Exploring late Victorian (co-)authorship:
two models of popular literary collaboration
The lively and competitive popular literary market of the late Victorian era provided fertile ground for the development of an unprecedented number of alliances between authors. Literary collaboration triggered writers and readers alike, and in the 1880s and 1890s it became a fashionable practice of popular literature. Two writing partnerships stood out: the English friends Walter Besant and James Rice, and the Anglo-Irish cousins Edith Somerville and Violet (Martin) Ross. Apparently similar, these partnerships do indeed share some points, but they were based on completely different understandings of what literary collaboration was and how it should be handled: Besant and Rice’s alliance was based on a clear, almost mechanical division of tasks, with one partner being the literary ‘genius’ and the other working as his assistant and manager – but still to be considered an author; Somerville and Ross’s collaboration was grounded on an intertwining of their selves during the creative process thanks to a conversational method – as they called it – which they described as the mixing of primary colours to create secondary ones. Drawing on a vast range of metadiscourses by these collaborators themselves, the present study compares the two ways of collaborating and reconstructs the authors’ perspective on their own activity, shedding light on how literary collaboration was defined and understood in the late Victorian era. This will also help to understand why such a widespread practice swiftly declined and why its products have since then sunk into oblivion.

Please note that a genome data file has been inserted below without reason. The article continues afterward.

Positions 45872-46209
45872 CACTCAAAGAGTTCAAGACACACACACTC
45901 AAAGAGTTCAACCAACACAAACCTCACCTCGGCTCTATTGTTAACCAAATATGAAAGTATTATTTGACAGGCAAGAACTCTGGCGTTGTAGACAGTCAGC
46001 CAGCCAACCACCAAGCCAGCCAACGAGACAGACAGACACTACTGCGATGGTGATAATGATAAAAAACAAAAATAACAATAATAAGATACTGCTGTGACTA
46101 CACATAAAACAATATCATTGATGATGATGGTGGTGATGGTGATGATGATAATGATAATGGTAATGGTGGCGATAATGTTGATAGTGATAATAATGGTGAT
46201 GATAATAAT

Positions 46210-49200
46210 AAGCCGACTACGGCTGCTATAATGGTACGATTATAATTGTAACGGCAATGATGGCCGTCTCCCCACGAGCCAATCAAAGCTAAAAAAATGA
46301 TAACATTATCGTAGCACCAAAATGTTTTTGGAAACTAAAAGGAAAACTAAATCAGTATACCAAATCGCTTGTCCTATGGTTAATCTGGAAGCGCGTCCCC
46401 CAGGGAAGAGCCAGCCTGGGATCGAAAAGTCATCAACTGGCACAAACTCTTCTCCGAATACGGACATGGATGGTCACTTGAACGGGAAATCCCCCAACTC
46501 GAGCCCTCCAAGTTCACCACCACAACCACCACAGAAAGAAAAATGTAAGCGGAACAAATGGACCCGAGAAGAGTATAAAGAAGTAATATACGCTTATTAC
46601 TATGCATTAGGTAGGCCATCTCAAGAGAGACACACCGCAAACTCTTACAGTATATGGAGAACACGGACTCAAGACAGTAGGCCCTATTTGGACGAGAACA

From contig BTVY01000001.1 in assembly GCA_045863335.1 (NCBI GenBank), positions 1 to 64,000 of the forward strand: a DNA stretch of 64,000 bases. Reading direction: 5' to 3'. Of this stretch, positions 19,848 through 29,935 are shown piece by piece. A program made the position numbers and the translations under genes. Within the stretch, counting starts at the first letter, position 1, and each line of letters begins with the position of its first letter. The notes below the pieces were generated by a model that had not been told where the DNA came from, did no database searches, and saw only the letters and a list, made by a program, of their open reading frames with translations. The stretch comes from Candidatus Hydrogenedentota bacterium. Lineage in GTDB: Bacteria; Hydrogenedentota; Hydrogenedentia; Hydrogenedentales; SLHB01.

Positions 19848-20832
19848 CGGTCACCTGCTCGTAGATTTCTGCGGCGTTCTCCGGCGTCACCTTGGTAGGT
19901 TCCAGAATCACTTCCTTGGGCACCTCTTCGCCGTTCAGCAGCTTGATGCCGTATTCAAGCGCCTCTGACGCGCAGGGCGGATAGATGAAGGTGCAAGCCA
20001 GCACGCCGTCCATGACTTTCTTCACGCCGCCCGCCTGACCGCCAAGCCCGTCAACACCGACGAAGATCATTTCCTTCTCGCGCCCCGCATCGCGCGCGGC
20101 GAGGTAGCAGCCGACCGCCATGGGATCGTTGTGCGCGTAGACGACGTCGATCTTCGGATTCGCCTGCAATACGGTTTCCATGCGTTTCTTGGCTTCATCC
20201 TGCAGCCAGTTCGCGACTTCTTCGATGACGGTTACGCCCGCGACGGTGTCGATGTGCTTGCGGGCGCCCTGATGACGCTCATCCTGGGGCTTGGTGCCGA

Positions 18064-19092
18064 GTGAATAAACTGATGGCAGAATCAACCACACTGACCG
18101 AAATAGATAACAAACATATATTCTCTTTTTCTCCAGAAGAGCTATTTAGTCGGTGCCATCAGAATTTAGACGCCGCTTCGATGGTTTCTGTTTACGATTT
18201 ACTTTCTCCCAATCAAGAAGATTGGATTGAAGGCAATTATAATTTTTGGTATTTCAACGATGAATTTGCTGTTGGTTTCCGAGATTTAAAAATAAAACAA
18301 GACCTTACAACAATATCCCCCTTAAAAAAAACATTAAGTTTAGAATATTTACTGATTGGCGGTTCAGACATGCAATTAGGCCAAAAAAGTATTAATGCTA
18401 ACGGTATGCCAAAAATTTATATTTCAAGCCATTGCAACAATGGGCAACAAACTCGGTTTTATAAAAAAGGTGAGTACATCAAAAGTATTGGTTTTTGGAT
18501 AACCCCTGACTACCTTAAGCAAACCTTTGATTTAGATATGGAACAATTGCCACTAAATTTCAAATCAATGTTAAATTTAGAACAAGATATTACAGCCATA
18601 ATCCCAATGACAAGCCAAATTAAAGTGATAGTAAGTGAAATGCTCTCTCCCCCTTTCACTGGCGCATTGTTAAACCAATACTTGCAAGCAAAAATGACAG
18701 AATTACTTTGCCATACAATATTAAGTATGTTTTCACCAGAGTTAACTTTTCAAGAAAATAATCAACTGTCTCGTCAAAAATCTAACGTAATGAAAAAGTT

Walter Besant; James Rice; Edith Œnone Somerville; Martin Ross; literary collaboration; co-authorship; co-authored novels; popular collaborators; late Victorian popular literature.
Date of Acceptance: 5 July 2021
Date of Publication: 8 July 2021
Double Blind Peer Reviewed
Cozzi, Annachiara. 2021. “Exploring late Victorian (Co-)Authorship: Two Models of Popular Literary Collaboration,” Victorian Popular Fictions 3.1 (Spring 2021): 33-54.
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